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Practical Issues in Global HR Management

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Importance of Human Resource Management

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Differentiating between personnel management and human resource management

According to Baird and Meshoulam (2013), personnel management was extremely prevalent when the concept of Human resource management was not at all present in a business. It is a traditional approach that took care of staffing issues and maintaining payroll of employees. On the other hand, Human resource management has of late become more synonymous and is considered to be an extension of personnel management. The other point of differentiation arises in the functionality of both the management methods. In the case of personnel management, the major functions that is expected arises from indirect communication since their management role is strictly based on transactional duties. On the other hand, Human resource management deals in direct communication with employees and conducting transformational management activities.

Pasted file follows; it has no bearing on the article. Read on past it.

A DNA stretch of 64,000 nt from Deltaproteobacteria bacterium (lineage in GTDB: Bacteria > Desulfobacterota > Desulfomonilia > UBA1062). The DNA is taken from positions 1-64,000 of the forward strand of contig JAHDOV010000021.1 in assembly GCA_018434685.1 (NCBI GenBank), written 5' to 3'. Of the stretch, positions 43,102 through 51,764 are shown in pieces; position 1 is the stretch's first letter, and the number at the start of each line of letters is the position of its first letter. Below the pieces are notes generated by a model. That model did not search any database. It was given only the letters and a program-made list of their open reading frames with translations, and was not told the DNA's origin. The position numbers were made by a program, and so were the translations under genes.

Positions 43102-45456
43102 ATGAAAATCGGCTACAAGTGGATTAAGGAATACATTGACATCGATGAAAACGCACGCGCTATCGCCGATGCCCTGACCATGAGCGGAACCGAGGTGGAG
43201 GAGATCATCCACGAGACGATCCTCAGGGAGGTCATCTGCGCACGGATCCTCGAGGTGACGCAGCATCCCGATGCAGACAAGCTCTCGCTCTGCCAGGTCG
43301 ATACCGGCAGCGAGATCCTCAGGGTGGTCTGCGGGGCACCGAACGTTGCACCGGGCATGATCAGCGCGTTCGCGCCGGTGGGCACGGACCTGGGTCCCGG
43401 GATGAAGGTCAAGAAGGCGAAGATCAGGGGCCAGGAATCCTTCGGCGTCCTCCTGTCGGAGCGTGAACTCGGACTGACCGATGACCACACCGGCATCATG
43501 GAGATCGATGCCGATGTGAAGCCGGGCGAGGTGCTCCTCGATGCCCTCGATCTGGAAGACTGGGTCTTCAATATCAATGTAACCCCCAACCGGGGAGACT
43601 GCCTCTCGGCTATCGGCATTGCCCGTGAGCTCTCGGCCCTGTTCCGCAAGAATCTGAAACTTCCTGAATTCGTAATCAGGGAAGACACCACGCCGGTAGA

It can be stated that human resource management has eventually taken a firm grasp on every aspect of personnel management that includes recruitment, payroll, training and development and other administrative functions. As per Becker and Gerhart (2015), the impact of human resource management is absolutely resounding in a corporate atmosphere with its ability to change dynamics of a business. Personnel management is a fading process in the current business atmosphere and it has been overshadowed by a more dynamic human resource management. In personnel management, it follows a much more routine function that beneficial for managing day to day objectives. Human resource management on the other hand allows strategic planning for achieving business goals. It allows companies to formulate and alter plans in accordance to business needs.